Last Saturday was a rarity, waking up without any place I had to be.
Due to a cricket injury after bellyflopping for a catch like a domino being unceremoniously toppled, a full day was there for the taking.
Inevitably, it involved cricket and after a visit to Bradford & Bingley to watch their game against Cleckheaton, it was time to swap the Bradford Cricket League for the Craven League.
Bingley Congs 1st XI were in action at Beckfoot Lane against Oakworth and it was a second chance after Bradford & Bingley, to see a club back up on its feet again after the horrendous winter flooding.
For Congs, the square leg boundary is right next to the river and when it bubbled up and ferociously broke loose, we had ourselves an impromptu swimming pool to go with the one in the town centre that is perpetually under threat of being closed.
The most direct route from Bradford & Bingley to Bingley Congs is to take the curve of the main road past the school and dip into Beckfoot Lane which is one of the most picturesque walks you will find in any weather.
But today, I cut through the Saturday shopping bustle of Bingley and make my way to the game via Myrtle Park; a wonderful outdoor space that plays host to the town’s version of Glastonbury – Bingley Live – each summer.
This route takes visitors along a newly-installed metallic security fence protecting the allotments that didn’t escape the punishment when the flooding raged. There are discarded, mangled remnants of the old fence as a testament, lest anyone forgets.
Whopping slabs of stone have been tossed about by the force of the water with huge pieces snapped off as if gigantic slabs of fudge.
Bingley Congs are in the embers of their innings with their tail-end looking to nudge them to 200 which they manage to do, ending on 201 all out off 44.1 overs.
There is a decent number of spectators here; similar to the Bradford League I’ve just been at which goes to illustrate that support for grassroots cricket transcends Premier Leagues or the standard we all play at.
I manage the last few overs hunkered down at the riverside end of the ground where a freshly-constructed fence has been made and awaits local advertising boards.
*Ahem, I’m sure Bingley companies would benefit from promoting their goods and services in front of an ameniable sporting audience so get in touch with Bingley Congs.
While photographing the final rites to this innings, I am concentrating on the camera so intently I barely notice a chocolate-coloured dog approach until he sits on me. George, as I believe he’s called, gave his appreciation for this welcome seating with a gentle snuffle before lumbering off.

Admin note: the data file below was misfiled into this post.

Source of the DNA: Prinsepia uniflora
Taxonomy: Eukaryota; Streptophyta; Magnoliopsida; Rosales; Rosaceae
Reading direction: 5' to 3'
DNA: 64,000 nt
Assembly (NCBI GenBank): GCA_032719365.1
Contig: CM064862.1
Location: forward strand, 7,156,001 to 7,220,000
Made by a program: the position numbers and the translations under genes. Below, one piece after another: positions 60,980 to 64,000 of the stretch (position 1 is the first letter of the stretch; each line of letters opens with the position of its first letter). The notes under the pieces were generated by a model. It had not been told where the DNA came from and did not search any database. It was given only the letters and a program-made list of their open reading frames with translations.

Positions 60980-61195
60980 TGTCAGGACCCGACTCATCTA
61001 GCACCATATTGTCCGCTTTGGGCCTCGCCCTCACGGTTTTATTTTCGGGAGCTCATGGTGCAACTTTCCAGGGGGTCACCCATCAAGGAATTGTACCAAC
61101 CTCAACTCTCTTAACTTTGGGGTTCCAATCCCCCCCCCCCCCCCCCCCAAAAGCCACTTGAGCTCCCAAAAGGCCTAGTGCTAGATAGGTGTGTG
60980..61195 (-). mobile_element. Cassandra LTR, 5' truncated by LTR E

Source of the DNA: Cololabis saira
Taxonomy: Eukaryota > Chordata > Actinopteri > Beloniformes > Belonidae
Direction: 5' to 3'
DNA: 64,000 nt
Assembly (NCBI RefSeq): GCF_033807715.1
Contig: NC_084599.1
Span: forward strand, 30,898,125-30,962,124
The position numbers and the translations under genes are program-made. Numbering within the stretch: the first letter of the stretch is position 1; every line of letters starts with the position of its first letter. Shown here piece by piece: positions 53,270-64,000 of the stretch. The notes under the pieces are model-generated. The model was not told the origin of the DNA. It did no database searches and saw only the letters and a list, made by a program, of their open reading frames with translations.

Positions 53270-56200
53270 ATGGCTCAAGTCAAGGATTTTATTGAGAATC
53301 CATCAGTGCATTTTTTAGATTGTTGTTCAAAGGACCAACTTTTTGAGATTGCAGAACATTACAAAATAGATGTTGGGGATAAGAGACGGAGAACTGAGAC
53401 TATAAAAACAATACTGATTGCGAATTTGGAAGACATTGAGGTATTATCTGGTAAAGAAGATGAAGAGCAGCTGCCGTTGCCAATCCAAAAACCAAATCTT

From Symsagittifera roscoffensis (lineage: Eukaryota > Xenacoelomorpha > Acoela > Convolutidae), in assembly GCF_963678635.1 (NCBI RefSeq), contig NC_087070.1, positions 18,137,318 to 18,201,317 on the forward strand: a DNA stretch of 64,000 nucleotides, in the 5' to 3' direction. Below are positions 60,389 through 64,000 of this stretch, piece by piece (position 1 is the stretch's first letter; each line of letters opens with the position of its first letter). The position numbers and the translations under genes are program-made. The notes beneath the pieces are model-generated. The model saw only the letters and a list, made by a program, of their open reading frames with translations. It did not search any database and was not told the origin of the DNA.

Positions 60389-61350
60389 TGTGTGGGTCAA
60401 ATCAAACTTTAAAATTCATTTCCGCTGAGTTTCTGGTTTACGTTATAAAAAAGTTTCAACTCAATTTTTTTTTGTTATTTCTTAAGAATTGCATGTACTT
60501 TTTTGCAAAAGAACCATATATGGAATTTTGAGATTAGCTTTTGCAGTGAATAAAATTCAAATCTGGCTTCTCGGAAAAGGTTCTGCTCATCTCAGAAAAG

This Division One encounter in the Craven & District Cricket League enjoys a pause as the players take tea. George takes up post next to a red plastic chair and awaits treats from passers-by. Smart lad.
The Congs bowling will be worth watching now it has lost its famed spearhead, Harry, who was uncomfortably too fast for the Craven League and moved in the winter to Saltaire CC, where he now opens the bowling for the 1st XI.
Matty Roberts, a lithe, tattooed opening bowler from the Steve Patterson mould, gets the first wicket with Oakworth well set on 40. The visitors have looked relatively at ease but are about to have a wobble.
The introduction of Mohammed Adil, a skiddy seamer, proves crucial with a brace of quick wickets on his way to 4-40 from 15 overs.
I’m curious to see how New Zealander Sam Porter has settled in. Bingley Congs have begun recruiting overseas players and if Tom Mackenzie’s impact is anything to go by in 2015 – where the Aussie allrounder helped the club lift the Wynn Cup – then it is paying off.
Porter, who opened the Congs innings and top-scored with 61, bowls a tidy but wicketless spell, going for three runs an over but almost getting the batsmen to nibble at a few and give the slips catching practice.
As the sunshine lowers and long evening shadows stretch themselves over the outfield like mysterious, tall figures, it’s time to pack up and head off.
It’s been a gregarious afternoon in Bingley, particularly at Congs; a friendly club who are bucking the trend of some by having more players than they could field last season.
Hence the creation of the third eleven (where I will fitfully lower my batting average still further) whose home ground is at Bronte Playing Fields outside Oakworth. The 3’s currently have a squad of 27 which should just about see them through the season!
As for the firsts, they end up defeating Oakworth by 26 runs and sit in joint-second with Haworth Road Methodists in the race for the title.
For their part, Oakworth did not go quietly into the night but scrapped, threw the bat and gave it a go.
There will be plenty more drama as the season plays out in the divisions of the Craven League but a core group of volunteers have put in a shift to get this beautiful cricket ground at Bingley Congs back on its feet after a disastrous winter at the hand of mother nature.
After all the trials and tribulations for both these cricket clubs, cricket in Bingley looks to be is alive and well.
So fans of grassroots cricket photos know the drills, this is where you can click round Cricket Yorkshire’s album from the Craven League.
All you do, just click the link above. Or THIS ONE!
You’ll need to type in your email address to access the photos but joining Cricket Yorkshire’s mailing list is the tiniest price for the best club cricket photography anywhere on planet earth. You’ll get a cracking fortnightly read and exclusive offers too. Enjoy!
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